The breakthrough idea of the decade

Last weekend, I was at a symposium in Portland, Oregon, on the future of spay/neuter and the exciting possibilities that a nonsurgical option will hold for our four-legged friends — notably community cats — as reported in my previous blog post.

Yesterday, Best Friends participated in the launch of a community cat program in Baltimore, Maryland, that, in its own way, is as revolutionary as any discussed in Portland, but very much rooted in the present.

I’ll explain.

Saving cats from death in shelters has always had a Catch-22 element to it. The traditional path out of a shelter for cats has been by way of adoption to the public. For feral community cats, this has never been an option, with the rare exception of some ferals being pulled by trap/neuter/return (TNR) groups for integration into a managed colony. Adoption has not been an option for feral cats because shelters do not offer frightened, hissing ferals for adoption to the public, and that’s the Catch-22 — a fact that begged the question of why bring them into a shelter in the first place.

That feral cats have no business being in a shelter has been a mantra of no-kill advocates for years, but packaging that simple idea into a coherent program that the sheltering community could embrace was a stroke of genius.

The solution turned out to be such an obvious idea, yet it was so out of the box in terms of existing sheltering policy and practices that it took the insight and salesmanship of Rick DuCharme, founder of First Coast No More Homeless Pets in Jacksonville, Florida, to put all the pieces together and convince the Jacksonville shelter and municipal authorities to buy into it.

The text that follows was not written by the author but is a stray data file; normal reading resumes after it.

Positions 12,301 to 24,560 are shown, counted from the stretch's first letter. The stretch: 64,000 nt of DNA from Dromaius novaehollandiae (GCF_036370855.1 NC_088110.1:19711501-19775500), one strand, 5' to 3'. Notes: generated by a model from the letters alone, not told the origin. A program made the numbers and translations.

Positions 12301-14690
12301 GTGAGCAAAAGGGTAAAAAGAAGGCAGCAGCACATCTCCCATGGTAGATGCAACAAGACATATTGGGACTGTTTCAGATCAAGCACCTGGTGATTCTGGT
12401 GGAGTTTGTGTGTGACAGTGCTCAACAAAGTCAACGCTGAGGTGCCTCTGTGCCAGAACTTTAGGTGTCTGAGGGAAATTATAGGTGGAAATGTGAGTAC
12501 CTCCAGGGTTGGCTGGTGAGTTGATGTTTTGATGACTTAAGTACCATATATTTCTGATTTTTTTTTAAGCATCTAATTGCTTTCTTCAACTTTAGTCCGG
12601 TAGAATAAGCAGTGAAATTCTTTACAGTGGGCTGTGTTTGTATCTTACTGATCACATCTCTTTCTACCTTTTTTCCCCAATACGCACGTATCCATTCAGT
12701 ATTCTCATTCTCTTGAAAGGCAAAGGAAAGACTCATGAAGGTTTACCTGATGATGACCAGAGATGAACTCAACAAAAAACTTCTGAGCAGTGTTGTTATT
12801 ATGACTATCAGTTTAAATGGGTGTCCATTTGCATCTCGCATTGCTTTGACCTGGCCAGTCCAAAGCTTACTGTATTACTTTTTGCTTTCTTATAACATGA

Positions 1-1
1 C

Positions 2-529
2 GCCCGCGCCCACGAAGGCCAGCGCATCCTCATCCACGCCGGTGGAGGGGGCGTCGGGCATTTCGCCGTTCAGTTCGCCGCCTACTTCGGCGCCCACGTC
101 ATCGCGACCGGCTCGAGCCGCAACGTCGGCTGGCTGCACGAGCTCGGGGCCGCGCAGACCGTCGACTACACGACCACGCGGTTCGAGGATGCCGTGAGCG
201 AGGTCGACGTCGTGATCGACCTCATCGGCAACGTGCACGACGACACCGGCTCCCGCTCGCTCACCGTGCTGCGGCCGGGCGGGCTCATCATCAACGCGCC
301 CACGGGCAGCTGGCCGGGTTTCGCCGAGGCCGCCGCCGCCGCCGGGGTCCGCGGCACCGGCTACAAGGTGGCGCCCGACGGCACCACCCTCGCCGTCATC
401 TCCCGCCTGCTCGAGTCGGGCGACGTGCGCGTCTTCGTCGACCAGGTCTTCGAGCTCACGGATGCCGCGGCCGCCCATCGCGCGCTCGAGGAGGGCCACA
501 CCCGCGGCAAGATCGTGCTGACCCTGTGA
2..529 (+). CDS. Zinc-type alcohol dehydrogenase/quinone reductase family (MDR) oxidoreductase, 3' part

That was in 2008.

It was radical, and I loved it. Rick needed money to help get the idea off the ground, and Best Friends was happy to provide it to see if this breakthrough program could take flight. Rick dubbed it Feral Freedom, and within one year, it effectively reduced the killing of shelter cats by 50 percent! In brief, the new program allowed community cats to bypass the shelter by going instead to the First Coast No More Homeless Pets clinic to be fixed and then returned to the area in which they were caught, never to breed again!

Fast forward five years, and today we're announcing the launch of the fourth program sponsored by Best Friends modeled on Rick’s insight — this one in Baltimore, Maryland. We are partnering with PetSmart Charities®, and together we are committing a combined $1 million over the next three years to change the lives of community cats in Baltimore and dramatically reduce shelter killing. The program will follow the lead of the successes we've seen most recently with our community cat programs in Albuquerque and San Antonio. Best Friends staff integrated with Baltimore Animal Rescue and Care Shelter (BARCS) will trap, neuter and return Baltimore's free-roaming cats. Our goals are:

•    Spay/neuter 3,500 cats per year for the next three years.
•    At the end of the first year, achieve a reduction in shelter feline killing by 25 percent.
•    At the end of the second year, achieve a 10 percent reduction in shelter intake.
•    At the end of the third year, achieve a 35 percent increase in the live release rate of Baltimore shelter populations.

However, we believe we'll outpace those predictions, certainly if the success in the other community cat program cities is any indication.

We'd like to thank Stephanie Rawlings-Blake, mayor of Baltimore; Oxiris Barbot, M.D., city health commissioner; and Jennifer Brause, executive director of Baltimore Animal Rescue and Care Shelter (BARCS). Only strong, forward-thinking leadership allows for these programs to be supported and executed with perfection. And, of course, thank you to PetSmart Charities for their continued support of Best Friends programs.

But ultimately, we want to thank all of you. Without you, our supporters, we would not be able to take these kinds of risks on programs. Programs that others said wouldn't succeed. Programs that are becoming the standard in how to lead the way to no-kill in a community. Programs that end up being the idea of the decade!

Together, we can Save Them All!